Based on the comments to the question, it seems like the question is really about:
How could an entity gain some kind of energy in return for causing people to see the world as dark in some sense?
I see multiple ways that this could be approached:
- There is some kind of bounty available for spreading visions of darkness.
- Visions of darkness erode the barriers between realities, making it easier for the villain to access reservoirs of their chosen energy source.
- A suitably trained person could choose to perform seemingly supernatural feats whenever they like, with the understanding that this induces morbid visions in people who are close to them (either spatially or socially).
Option 1: It is a bounty!
The villain has an arrangement with some other power/market/mentor who can grant energy. The more people who the villain can corrupt with visions of death and darkness, the more energy is up for grabs, according to the market agreed price.
In a narrative, this could manifest in a lot of different ways. It might be well suited to narratives intended for exploring themes of greed and corruption.
Option 2: The visions are real!
There really is some kind of "bad" universe out there full of cool dark energy ready to be used by the enterprising sorceror. Think of the "upside-down" in Stranger Things, or the Negative Energy Plane in Dungeons & Dragons, or the Dark Dimension in Marvel.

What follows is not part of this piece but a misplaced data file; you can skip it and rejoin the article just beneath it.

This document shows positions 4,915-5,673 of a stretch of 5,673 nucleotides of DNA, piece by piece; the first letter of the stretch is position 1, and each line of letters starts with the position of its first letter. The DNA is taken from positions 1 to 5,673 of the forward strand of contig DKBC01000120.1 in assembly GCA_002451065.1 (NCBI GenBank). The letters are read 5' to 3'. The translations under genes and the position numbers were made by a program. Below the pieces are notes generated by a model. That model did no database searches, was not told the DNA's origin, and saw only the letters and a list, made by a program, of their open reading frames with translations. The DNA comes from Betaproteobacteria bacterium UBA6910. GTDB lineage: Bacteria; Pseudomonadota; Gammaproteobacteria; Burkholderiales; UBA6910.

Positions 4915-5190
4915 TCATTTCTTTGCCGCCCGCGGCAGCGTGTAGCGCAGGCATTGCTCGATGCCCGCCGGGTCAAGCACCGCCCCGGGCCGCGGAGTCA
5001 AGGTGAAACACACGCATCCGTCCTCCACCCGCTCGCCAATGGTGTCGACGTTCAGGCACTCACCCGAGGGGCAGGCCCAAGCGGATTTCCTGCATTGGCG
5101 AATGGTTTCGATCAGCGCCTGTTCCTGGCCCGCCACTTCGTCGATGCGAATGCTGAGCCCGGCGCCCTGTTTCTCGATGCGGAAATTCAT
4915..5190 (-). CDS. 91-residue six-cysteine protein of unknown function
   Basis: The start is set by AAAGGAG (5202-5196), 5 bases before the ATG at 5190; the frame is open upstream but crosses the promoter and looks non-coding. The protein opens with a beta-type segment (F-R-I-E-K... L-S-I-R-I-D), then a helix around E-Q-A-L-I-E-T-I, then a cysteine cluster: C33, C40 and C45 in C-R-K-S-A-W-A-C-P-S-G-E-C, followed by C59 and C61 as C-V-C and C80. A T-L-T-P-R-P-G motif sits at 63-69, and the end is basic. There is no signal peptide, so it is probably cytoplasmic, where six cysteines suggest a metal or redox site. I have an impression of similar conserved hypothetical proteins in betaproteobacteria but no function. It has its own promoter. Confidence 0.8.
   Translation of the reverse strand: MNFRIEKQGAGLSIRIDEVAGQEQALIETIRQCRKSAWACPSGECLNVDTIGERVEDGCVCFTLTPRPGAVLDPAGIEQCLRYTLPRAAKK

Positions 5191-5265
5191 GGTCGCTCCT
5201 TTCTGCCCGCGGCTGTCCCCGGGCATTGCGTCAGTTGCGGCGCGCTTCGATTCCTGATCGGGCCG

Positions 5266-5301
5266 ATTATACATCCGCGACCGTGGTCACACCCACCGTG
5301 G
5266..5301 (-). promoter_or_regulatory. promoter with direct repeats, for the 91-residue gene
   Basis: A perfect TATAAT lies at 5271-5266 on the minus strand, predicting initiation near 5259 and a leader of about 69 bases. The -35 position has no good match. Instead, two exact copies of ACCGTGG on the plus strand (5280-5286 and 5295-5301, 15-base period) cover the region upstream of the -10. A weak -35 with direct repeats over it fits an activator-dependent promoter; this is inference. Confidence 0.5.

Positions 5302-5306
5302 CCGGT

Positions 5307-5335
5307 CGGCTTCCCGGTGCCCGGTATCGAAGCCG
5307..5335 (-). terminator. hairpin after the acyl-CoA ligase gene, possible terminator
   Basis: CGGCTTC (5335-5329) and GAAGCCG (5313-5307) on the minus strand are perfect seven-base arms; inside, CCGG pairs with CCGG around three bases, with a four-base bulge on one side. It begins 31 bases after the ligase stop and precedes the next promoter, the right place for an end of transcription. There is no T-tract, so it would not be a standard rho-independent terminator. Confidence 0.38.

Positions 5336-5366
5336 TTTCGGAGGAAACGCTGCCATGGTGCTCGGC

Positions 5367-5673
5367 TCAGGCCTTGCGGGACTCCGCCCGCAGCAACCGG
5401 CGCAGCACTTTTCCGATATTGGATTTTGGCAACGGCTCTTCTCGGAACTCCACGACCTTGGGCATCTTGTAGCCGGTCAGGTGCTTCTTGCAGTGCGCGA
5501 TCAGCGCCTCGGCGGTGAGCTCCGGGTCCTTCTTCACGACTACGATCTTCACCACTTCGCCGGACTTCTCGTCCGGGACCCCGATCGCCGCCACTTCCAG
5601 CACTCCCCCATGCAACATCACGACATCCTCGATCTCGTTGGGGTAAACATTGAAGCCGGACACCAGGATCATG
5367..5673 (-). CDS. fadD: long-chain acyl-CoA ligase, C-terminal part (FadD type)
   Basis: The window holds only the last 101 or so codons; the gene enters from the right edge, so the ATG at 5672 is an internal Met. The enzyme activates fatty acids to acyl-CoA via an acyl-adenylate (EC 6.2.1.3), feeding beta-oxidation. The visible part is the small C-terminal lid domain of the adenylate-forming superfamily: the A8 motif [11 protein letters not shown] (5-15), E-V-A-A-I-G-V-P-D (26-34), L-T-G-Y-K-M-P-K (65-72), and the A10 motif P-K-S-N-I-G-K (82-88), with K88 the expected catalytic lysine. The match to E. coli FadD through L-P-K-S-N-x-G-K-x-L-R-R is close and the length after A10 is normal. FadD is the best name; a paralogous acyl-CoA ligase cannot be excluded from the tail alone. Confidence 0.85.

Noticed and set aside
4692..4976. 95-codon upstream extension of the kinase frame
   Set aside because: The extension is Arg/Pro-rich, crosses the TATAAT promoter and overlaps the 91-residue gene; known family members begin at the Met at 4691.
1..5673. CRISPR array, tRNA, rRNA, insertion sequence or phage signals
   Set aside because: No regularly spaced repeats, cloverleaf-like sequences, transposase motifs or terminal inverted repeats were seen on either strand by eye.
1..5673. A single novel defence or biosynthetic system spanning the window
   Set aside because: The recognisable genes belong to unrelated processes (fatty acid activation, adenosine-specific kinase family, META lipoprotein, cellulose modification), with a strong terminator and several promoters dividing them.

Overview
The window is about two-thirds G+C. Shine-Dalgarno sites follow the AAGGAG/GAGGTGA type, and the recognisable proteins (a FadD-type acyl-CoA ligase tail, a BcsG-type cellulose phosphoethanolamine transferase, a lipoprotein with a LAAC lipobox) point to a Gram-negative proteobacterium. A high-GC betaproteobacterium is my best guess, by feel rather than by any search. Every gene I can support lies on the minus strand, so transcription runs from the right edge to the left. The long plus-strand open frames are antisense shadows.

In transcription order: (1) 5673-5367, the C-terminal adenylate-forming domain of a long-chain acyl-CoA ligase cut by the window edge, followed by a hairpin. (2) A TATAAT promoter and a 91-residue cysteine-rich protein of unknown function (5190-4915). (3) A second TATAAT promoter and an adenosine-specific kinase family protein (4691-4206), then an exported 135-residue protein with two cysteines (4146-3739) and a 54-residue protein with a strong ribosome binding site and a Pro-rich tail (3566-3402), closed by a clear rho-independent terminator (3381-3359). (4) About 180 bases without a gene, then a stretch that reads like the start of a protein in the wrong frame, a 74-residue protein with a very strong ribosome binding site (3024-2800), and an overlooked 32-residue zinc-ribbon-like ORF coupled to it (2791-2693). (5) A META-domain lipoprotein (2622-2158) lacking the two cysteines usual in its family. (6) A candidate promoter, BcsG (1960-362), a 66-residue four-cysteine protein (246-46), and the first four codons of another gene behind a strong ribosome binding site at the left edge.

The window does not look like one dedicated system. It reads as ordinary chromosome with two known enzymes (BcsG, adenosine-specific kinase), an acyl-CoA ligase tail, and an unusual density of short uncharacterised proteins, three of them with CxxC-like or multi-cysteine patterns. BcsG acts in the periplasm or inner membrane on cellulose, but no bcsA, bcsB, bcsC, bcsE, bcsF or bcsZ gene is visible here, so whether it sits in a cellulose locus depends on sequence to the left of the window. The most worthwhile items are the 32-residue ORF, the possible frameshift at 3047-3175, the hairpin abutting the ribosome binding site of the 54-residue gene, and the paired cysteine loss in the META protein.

The villain is at home in
<insert bad place name here>. That is where they get their energy. When they are at home, no problems. But now they are visiting planet Earth, how can they get their sweet nectar? Easy: erode the barriers between dimensions.
Through whatever means, the villain is able to induce morbid ideation in regular humans which actually reveals visions of the villain's homeland. Seemingly harmless (albeit unsettling) these visions are actually true and show how things really are in that bad place. Recipients of these visions could go insane, but they also gain insight into the true nature of reality; but the villain doesn't care about all that, all that matters is that these visions make it easier to "phone home" and grab some sweet energy drinks from where they are kept cold.
This option would be good if you're going for a kind of creepy Stephen King/Stranger Things atmosphere.
Option 3: I ain't the bad guy here!
The (so-called) villain discovered that they have some special power which they can freely use whenever they want, but it has an unfortunate side-effect: it induces morbid visions and feelings of darkness in the people around them. When should they use their power?
If they save someone, does it matter if that person is irrevocably changed, so they can no longer be friends with the person who saved them? Or, a person is saved, but maybe the effect of the darkness induces them to do something drastic, such as committing suicide, or becoming a dangerous criminal?
This option would be suitable for a noirish or angstish storyline.
Let your narrative direction drive the pros and cons of any powers used, and any drawbacks imposed for those powers. If you choose the power and drawbacks in advance, that will prove to be neither sufficient nor necessary for exposing the theme and plot that you're actually interested in.